Monday, June 24, 2013

New studies reveal surprising amount of toilet-related injuries

Recently released research from both the Centers for Disease Control (CDC) and The University of California, San Francisco revealed that thousands of Americans go to the emergency room each year for toilet-related injuries. 

The numbers

A 2008 CDC study staggering numbers of bathroom-related injuries treated at hospitals: Over 200,000 people over the age of 15 were treated in hospitals for nonfatal, bathroom-related injuries. The data reveals that women are 72 percent more likely to injure themselves than men in the bathroom and that the likelihood of injury rises with age.

The bulk of these injuries result from slipping in the tub or the shower, but there are still approximately 33,000 injuries reported each year that are focused solely on the toilet itself, according to the study.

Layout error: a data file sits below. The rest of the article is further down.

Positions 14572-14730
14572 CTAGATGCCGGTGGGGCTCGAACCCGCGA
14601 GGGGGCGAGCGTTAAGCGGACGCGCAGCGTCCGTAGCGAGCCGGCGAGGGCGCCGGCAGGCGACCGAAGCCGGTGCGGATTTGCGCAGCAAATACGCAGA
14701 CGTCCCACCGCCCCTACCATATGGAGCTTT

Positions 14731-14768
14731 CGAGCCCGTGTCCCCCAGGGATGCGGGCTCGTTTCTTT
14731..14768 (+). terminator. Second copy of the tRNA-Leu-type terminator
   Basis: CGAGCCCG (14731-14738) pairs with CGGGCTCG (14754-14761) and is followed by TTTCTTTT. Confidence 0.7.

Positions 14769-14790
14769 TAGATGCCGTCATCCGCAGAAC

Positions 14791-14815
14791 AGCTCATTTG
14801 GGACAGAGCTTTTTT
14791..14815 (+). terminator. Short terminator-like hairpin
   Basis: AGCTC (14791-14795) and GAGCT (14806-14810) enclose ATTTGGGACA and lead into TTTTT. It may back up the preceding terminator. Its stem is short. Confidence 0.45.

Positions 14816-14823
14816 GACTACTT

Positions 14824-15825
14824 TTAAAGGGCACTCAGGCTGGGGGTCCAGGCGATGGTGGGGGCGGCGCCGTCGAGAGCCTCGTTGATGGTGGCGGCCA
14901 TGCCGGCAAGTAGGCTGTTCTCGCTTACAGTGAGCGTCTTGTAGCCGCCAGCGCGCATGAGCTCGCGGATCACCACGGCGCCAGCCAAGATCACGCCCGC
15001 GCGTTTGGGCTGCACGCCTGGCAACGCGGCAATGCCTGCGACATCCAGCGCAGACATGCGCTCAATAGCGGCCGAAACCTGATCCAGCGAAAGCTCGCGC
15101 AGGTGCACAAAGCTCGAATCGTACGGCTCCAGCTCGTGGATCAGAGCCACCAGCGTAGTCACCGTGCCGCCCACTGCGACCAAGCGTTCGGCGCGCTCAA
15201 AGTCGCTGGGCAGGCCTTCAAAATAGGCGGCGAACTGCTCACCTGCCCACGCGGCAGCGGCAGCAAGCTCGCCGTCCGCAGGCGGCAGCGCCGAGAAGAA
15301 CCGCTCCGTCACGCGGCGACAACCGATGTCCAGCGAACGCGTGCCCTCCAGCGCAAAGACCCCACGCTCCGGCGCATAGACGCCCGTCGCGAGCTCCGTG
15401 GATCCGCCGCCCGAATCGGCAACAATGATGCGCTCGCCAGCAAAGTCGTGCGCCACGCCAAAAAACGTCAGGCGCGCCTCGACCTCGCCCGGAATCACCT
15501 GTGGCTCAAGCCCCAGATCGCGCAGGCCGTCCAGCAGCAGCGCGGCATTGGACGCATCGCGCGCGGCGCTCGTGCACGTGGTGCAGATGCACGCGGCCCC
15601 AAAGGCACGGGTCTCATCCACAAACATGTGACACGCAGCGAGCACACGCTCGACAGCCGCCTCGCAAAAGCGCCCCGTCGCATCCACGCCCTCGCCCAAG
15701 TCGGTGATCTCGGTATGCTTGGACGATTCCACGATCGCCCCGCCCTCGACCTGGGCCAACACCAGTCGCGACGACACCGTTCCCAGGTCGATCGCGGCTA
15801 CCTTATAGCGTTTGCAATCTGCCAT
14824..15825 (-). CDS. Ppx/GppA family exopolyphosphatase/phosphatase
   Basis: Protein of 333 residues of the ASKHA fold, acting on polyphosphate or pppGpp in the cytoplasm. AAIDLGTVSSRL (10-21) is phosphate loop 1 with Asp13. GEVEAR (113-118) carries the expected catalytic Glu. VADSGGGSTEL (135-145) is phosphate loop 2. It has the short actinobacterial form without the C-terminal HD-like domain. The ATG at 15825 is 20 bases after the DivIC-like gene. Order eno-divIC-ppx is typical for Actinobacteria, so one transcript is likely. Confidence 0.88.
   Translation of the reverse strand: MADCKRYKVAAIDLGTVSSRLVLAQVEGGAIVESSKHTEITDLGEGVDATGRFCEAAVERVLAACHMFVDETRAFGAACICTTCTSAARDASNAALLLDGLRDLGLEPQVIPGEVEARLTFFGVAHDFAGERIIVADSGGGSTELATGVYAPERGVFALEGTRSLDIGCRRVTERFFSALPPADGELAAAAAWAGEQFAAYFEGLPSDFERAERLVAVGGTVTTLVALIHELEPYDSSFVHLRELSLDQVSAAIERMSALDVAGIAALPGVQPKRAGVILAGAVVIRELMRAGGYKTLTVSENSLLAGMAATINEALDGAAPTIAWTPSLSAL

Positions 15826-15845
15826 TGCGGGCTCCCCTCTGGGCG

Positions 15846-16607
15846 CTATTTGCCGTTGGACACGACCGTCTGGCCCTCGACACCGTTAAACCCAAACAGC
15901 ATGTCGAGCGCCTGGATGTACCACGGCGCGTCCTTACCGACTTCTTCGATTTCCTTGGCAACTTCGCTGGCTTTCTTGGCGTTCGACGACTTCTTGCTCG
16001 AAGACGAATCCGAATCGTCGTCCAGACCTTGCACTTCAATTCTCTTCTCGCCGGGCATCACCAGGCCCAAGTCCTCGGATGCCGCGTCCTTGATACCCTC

A new type of injury has been increasing in recent years, according to the study from The University of California. The number of people who are taken to the hospital for "crush" injuries from toilet seats has grown by about 100 per year between 2002 and 2012.

These injuries generally involve a badly timed closing of the toilet seat, resulting in damage to the genitals. Between 2002 and 2012, there were 13,175 total genital injuries reported.


The majority of people being injured by toilet seats were found to be young children who were toilet training. Children aged seven and under accounted for nearly 100 percent of "crush" injuries. Fortunately, most of the injuries sustained were not likely to have permanent ramifications.

"The vast majority of these injuries were treated in the ER and then sent home… My sense is that it's just a very traumatic and unpleasant experience to go through, but it would be important to know that there is no damage that happens to the penis or patient," said Dr. Benjamin Breyer, lead author of the study, according to Reuters.

Breyer theorized that some of the injuries might be related to increased sales of heavy wooden or ceramic toilet seats, which he suggests would better be avoided by people with potty training children in the house.